14. In each instance, however, the scheme of the Act in so far as it relates to alterations of assessments by the High Court, the Supreme Court or the Circuit Court in favour of the Revenue Commissioners as distinct from similar alterations by the Appeal Commissioners is that the balance due to the Revenue Commissioners is recoverable as arrears of tax. More accurately, it is deemed to be arrears of tax.
15. Subsection (9) of section 941 is relevant to this appeal in three respects. First of all, it is relevant in relation to the scheme by which the Revenue Commissioners recover additional tax due to them when they are successful on a case stated, as I have already indicated. Under paragraph (b) the amount unpaid “shall be deemed to be arrears of tax …and shall be paid and recovered accordingly”. The second respect in which it is relevant is with regard to a major argument being put forward by the appellants and which was more or less accepted by the learned High Court judge that as there is a statutory provision for refunding overpayments following on the determination of a case stated, that provision represents a comprehensive statutory scheme for refunding and there cannot be an obligation to refund pending the hearing of a case stated. The latter conclusion, as the argument runs, is based on the fact that the statute expressly provides for a refund in one situation and is completely silent in relation to the other and that that must be taken to be a statutory intention that there be no refund pending an appeal. By the same token, it is argued that there cannot be a common law claim for refunding pending the determination of a case stated as the common law allegedly does not come into play if there is in place a statutory scheme. I will be returning to this second aspect of relevance of subsection (9) in due course. In relation to the first aspect of relevance, I think it appropriate to complete the picture by citing section 943(1) of the same Act. It reads as follows:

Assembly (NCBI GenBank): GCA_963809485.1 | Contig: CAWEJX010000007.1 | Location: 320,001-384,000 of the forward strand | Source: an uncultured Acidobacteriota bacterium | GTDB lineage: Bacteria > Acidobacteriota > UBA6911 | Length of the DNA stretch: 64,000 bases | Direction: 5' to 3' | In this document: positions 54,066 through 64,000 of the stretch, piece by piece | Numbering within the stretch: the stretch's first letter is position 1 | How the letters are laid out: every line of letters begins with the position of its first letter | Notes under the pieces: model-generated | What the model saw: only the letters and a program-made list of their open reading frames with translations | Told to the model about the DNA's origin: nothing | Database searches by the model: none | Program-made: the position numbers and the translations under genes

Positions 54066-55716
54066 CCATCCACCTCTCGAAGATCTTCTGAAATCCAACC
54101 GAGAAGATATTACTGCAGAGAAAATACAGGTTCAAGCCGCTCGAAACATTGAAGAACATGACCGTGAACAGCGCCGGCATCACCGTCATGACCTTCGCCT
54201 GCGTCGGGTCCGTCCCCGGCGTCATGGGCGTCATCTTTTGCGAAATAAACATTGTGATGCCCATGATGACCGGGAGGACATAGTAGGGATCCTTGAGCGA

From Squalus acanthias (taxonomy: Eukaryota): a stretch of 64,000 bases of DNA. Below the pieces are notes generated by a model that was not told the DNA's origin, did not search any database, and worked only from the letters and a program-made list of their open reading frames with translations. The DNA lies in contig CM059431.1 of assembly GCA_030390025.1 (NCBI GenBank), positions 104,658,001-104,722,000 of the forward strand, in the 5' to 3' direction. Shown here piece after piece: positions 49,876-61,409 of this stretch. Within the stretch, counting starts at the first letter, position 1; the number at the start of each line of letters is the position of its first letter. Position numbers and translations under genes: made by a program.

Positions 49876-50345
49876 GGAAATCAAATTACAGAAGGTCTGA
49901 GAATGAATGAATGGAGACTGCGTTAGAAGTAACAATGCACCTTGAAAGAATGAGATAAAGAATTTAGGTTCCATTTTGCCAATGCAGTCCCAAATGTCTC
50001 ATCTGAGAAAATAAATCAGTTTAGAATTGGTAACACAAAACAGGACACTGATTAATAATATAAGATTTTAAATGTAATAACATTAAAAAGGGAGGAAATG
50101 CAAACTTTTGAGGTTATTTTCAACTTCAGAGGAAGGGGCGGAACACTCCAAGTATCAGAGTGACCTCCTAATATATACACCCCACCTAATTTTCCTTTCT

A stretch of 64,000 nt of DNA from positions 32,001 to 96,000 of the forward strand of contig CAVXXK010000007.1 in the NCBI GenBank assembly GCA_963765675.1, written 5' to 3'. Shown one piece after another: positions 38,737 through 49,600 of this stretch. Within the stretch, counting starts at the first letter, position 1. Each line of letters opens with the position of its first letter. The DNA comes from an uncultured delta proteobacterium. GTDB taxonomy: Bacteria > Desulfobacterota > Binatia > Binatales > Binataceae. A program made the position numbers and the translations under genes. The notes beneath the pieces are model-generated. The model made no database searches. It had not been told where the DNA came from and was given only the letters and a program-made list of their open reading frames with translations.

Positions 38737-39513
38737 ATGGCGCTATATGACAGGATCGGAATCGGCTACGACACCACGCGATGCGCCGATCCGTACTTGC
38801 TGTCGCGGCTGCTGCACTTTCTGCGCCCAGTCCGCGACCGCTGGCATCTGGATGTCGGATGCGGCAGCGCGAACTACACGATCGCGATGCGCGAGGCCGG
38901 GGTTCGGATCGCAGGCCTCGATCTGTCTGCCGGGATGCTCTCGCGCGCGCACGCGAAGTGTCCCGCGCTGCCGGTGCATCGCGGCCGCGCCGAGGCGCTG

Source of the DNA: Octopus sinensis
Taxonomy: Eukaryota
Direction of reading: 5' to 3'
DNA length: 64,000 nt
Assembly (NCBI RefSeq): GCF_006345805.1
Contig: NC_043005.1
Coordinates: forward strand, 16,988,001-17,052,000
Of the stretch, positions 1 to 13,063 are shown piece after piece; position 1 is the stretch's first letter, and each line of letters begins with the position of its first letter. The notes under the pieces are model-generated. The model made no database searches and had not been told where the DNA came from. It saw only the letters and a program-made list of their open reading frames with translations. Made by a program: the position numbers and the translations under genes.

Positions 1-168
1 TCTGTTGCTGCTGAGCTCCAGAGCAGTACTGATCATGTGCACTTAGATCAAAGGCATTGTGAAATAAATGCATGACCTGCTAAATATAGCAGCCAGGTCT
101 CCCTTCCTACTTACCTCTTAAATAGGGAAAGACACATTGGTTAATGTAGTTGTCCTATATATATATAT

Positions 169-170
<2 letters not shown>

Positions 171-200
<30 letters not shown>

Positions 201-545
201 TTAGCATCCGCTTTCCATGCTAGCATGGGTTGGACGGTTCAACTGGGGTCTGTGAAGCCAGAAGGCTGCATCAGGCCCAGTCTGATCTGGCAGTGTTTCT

16. It follows that the provisions of subsection (9) of section 941 as cited above applies to the outcome of a so called Circuit Court appeal. If the result of the Circuit Court appeal is that the Revenue Commissioners are owed more money that extra tax due is deemed to be arrears of tax and must be paid and recovered accordingly.
“Section 941 shall, subject to this section, apply to a determination given by a judge pursuant to section 942 in the like manner as it applies to a determination by the Appeal Commissioners, and any case stated by a judge pursuant to section 941 shall set out the facts, the determination of the Appeal Commissioners and the determination of the judge.”
17. I have not mentioned up to now (apart from citing the subsection) the third aspect of relevance to this appeal of section 941(9). As will have been noted, the subsection provides that notwithstanding that a case stated has been required, income tax or corporation tax, as the case might be must be paid in accordance with the determination of the Appeal Commissioners but if the amount of assessment is altered by the order or judgment of the Supreme Court or the High Court then if too much tax has been paid the overpayment shall be refunded with interest. The interest provisions are now governed by section 865A of the 1997 Act as inserted by the Taxes Act, 2003. Counsel for the respondent argues that this obligation on the part of a taxpayer who as a consequence of a determination by the Appeal Commissioners is liable for additional tax to pay that tax forthwith notwithstanding that he may be bringing a case stated to the High Court is discriminatory against the taxpayer if there is no reciprocal obligation on the part of the Revenue Commissioners to refund excessive tax retained by them in the event of a Schedule E taxpayer being successful on an appeal to the Appeal Commissioners and in circumstances where the Revenue Commissioners are requiring a case stated. Such perceived discrimination lends weight, in the view of counsel for the respondents, to the argument that a refund pending the determination of a case stated must be made by the Revenue Commissioners. Otherwise the respective obligations are quite unequal. I find myself in agreement with that submission.